Building strong bones: Running may provide more benefits than resistance training, MU study finds

February 27, 2009

COLUMBIA, Mo. - Osteoporosis affects more than 200 million people worldwide and is a serious public health concern, according to the National Osteoporosis Foundation. Resistance training often is recommended to increase and prevent loss of bone mineral density (BMD), although previous studies that examined the effects of resistance training in men produced varied results. Now, in a new study, University of Missouri researchers have found that high-impact activities, such as running, might have a greater positive effect on BMD than resistance training.

"The results of the study confirm that both resistance training and high-impact endurance activities increase bone mineral density. However, high-impact sports, like running, appear to have a greater beneficial effect," said Pam Hinton, associate professor in the Department of Nutrition and Exercise Physiology in the MU College of Human Environmental Sciences.

According to the researchers, the true effects of weight-bearing or resistance exercise are only apparent when controlling for differences in body weight or composition. People who primarily perform non weight-bearing activities will benefit from resistance training that increases lean body mass, Hinton said. People who engage in activities, such as cycling, swimming, or rowing, should add bone-strengthening activities, such as resistance training or running, to their exercise regimens.

"Exercise programs to increase bone strength should be designed using what is known about how bones respond to exercise," Hinton said. "Only the skeletal sites that experience increased stress from exercise will become stronger. For example, performing upper body resistance exercises will not increase bone mineral density of the hips. The response of bone to loading is determined by the magnitude of the force, and the rate and direction(s) at which it is applied. Therefore, high-impact, dynamic, multi-directional activities, including structured jump-training (plyometrics), result in greater gains in bone strength. Playing basketball, volleyball, or soccer are also good options."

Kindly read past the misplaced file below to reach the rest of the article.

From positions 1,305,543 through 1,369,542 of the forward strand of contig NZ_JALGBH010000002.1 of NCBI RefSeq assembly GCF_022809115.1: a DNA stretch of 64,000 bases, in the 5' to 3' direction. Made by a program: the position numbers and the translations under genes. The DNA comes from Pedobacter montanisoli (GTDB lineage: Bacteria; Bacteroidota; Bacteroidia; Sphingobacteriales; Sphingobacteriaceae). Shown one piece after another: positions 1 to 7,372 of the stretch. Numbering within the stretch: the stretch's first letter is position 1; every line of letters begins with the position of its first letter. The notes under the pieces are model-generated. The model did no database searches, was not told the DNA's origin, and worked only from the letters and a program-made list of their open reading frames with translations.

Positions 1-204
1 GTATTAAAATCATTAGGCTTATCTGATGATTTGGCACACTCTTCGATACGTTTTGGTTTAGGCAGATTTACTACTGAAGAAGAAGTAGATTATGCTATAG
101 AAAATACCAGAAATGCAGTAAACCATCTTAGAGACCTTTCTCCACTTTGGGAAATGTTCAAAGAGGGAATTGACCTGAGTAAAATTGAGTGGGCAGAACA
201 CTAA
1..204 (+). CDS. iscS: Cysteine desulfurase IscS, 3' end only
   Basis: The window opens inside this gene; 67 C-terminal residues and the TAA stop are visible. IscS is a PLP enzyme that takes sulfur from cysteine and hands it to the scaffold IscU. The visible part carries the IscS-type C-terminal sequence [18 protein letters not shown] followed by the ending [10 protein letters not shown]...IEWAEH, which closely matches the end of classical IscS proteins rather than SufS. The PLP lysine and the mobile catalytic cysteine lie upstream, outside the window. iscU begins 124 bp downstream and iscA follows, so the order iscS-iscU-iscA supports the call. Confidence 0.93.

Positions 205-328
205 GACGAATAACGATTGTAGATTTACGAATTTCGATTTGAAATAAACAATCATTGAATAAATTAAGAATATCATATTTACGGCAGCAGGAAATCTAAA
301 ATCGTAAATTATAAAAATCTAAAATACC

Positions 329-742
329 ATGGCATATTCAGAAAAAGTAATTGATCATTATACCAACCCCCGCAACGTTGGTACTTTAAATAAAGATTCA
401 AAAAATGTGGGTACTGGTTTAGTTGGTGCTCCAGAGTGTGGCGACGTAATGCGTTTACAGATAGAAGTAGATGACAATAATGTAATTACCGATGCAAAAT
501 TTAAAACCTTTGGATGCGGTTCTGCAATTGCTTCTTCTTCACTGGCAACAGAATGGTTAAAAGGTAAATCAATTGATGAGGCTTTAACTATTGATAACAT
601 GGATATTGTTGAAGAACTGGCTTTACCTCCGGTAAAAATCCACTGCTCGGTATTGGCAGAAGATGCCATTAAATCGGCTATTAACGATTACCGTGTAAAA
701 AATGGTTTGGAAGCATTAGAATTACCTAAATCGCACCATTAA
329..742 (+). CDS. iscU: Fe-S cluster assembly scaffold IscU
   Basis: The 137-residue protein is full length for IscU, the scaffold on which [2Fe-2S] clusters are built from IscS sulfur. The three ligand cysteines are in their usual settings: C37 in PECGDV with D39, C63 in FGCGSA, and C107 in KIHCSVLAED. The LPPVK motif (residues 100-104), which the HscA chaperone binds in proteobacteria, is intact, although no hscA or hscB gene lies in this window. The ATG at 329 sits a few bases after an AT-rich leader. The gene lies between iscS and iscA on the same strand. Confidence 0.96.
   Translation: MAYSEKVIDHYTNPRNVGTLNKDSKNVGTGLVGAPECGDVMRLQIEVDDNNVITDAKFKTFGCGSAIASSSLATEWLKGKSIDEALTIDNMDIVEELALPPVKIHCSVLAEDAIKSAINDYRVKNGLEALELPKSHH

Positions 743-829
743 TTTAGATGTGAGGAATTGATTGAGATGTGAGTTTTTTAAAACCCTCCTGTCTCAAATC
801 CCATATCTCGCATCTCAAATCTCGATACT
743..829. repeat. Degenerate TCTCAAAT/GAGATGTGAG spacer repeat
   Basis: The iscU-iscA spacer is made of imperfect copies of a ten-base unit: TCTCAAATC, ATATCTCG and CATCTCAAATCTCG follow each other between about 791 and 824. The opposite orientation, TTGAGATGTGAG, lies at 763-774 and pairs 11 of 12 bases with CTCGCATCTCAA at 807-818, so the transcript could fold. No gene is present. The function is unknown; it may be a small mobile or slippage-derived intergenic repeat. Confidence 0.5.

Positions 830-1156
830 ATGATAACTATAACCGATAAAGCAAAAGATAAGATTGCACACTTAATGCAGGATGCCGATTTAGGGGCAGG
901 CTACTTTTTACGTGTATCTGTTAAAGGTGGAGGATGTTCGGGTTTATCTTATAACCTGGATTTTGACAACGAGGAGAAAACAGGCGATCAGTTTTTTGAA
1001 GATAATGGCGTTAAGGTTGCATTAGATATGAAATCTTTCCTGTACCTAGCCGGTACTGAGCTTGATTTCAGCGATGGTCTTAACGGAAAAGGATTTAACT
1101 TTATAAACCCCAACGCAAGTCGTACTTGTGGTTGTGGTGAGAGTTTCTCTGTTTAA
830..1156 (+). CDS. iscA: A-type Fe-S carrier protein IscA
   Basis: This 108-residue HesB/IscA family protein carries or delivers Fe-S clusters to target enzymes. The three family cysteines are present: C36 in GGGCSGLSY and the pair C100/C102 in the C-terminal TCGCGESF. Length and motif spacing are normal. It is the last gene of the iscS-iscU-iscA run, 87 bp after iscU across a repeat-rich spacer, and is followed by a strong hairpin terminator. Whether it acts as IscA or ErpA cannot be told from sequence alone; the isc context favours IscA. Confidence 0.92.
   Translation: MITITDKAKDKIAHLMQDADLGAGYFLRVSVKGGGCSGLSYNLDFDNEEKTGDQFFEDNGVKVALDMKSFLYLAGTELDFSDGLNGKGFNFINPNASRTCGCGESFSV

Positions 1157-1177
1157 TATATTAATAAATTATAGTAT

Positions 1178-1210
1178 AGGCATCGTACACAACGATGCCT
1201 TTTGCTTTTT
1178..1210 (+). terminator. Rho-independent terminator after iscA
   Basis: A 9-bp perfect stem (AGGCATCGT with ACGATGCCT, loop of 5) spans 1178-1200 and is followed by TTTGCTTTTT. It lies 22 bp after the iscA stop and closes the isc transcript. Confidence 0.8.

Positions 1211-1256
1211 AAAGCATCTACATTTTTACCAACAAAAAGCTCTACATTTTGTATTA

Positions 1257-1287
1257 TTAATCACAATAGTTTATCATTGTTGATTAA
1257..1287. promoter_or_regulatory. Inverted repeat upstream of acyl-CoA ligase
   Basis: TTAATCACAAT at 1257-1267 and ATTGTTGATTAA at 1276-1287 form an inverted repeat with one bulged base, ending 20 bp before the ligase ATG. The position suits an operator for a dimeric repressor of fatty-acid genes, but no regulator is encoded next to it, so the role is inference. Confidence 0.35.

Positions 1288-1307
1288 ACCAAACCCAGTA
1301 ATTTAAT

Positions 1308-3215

In the study, the researchers determined the effects of long-term running, cycling, and resistance training on whole-body and regional BMD, taking into account the effects of body weight and composition, in men ages 19 to 45. After adjusting for differences in lean body mass, the researchers found that runners had greater spine BMD than cyclists. Lean body mass was positively associated with BMD in both resistance-trained individuals and cyclists but not in runners; therefore, high-impact activity may override the benefits of lean body mass on BMD, Hinton said.
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The study, "Lean body mass and weight-bearing activity in the prediction of bone mineral density in physically active men," was published in the February issue of the Journal of Strength Conditioning.

University of Missouri-Columbia

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